AAS 205th Meeting, 9-13 January 2005
Session 139 The Ionized ISM: Observations and Theory
Poster, Thursday, January 13, 2005, 9:20am-4:00pm, Exhibit Hall

Previous   |   Session 139   |   Next

[139.03] WHAM Multiwavelength Observations of the Zeta Oph H II Region

R.I. Baker (ETSU), L.M. Haffner, R.J. Reynolds, G.J. Madsen (UW-Madison)

We have used the Wisconsin H\alpha Mapper (WHAM) to obtain velocity-resolved maps in H\alpha, [S II] \lambda 6716, and [N II] \lambda 6583 of the ionized gas surrounding the well-known O9.5V star zeta Ophiuchi. Line ratio maps of [S II]/H\alpha and [N II]/H\alpha increase away from the center of the classical H II region. The [S II]/[N II] ratio remains fairly constant throughout the nebula. Variations in line-intensity ratios can originate from changes in the ionization states of the elements or a change in the temperature of the gas. To investigate which might be dominant in this region, we derive and construct a map of the temperature and non-thermal velocity throughout the entire nebula. By decomposing the total line widths into their thermal and non-thermal components, we find clear spatial trends of these parameters within the nebula. The temperature throughout the nebula increases from approximately 6000K at the center to 8000K at the edge of the H II region. The non-thermal velocity map reveals a decrease in velocity from about 8 km s-1 to 4 km s-1 from the center to the edge of the H II region. The results obtained from this diffuse H II region around zeta Oph can be compared to studies of the Warm Ionized Medium (WIM) to provide important insight into the nature of the diffuse ionized gas seen above the plane and in the halo of the Galaxy. This research was funded by the NSF sponsored Research Experience for Undergraduates (REU) program at the University of Wisconsin-Madison. WHAM is supported by NSF grant AST 02-04973.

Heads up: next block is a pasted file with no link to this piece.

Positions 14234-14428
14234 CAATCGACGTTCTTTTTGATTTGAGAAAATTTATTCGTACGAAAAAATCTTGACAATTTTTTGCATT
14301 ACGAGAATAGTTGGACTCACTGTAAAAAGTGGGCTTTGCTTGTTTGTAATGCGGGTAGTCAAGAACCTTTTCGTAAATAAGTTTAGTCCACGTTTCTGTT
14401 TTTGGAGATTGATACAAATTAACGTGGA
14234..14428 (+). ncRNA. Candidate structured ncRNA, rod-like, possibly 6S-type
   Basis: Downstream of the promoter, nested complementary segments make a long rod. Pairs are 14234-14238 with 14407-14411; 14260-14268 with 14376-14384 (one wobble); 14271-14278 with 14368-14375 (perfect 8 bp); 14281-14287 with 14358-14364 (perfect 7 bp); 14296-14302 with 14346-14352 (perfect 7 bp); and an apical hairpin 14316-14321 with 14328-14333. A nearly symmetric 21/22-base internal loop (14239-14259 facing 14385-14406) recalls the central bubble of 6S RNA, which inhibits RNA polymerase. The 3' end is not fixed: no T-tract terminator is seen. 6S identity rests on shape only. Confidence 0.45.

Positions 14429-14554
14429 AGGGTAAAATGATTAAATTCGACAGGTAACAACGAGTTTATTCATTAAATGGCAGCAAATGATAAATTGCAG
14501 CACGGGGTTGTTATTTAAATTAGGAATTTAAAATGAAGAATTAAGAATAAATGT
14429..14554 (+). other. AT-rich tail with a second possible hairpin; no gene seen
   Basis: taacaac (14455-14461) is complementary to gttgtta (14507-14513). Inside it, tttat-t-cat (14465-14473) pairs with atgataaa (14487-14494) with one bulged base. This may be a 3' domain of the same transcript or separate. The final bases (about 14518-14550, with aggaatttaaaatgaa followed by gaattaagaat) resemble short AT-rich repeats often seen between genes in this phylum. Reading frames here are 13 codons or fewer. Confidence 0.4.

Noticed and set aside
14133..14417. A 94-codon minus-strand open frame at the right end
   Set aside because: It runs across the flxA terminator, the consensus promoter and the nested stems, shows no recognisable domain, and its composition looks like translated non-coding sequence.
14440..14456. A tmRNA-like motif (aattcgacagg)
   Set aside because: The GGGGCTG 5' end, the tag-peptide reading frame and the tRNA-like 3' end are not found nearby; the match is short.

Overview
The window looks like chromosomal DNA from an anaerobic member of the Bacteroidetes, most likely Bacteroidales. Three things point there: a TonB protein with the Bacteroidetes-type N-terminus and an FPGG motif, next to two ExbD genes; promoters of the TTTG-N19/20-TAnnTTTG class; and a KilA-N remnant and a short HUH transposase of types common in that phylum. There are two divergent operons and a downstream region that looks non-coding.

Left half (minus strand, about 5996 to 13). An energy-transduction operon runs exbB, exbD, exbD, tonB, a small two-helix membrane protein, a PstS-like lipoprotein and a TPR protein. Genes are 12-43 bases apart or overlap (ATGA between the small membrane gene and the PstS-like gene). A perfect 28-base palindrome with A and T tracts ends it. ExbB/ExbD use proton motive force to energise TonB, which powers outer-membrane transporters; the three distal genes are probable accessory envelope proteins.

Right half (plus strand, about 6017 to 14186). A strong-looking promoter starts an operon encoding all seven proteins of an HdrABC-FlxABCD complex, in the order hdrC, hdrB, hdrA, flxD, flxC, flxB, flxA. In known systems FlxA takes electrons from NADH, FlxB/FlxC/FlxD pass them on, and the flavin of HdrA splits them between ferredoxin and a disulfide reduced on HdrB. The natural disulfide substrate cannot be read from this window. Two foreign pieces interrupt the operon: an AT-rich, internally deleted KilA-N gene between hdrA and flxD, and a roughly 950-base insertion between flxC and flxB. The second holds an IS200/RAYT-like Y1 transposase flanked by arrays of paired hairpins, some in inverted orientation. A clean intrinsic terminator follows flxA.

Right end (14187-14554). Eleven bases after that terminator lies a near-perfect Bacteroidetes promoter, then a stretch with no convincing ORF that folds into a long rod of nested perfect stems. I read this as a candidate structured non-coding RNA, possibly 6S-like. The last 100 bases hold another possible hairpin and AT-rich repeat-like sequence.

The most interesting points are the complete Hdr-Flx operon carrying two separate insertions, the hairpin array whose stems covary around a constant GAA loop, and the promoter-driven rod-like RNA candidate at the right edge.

If you would like more information about this abstract, please follow the link to http://www.astro.wisc.edu/~baker/. This link was provided by the author. When you follow it, you will leave the Web site for this meeting; to return, you should use the Back comand on your browser.

The author(s) of this abstract have provided an email address for comments about the abstract: baker@astro.wisc.edu

Previous   |   Session 139   |   Next

Bulletin of the American Astronomical Society, 36 5
© 2004. The American Astronomical Society.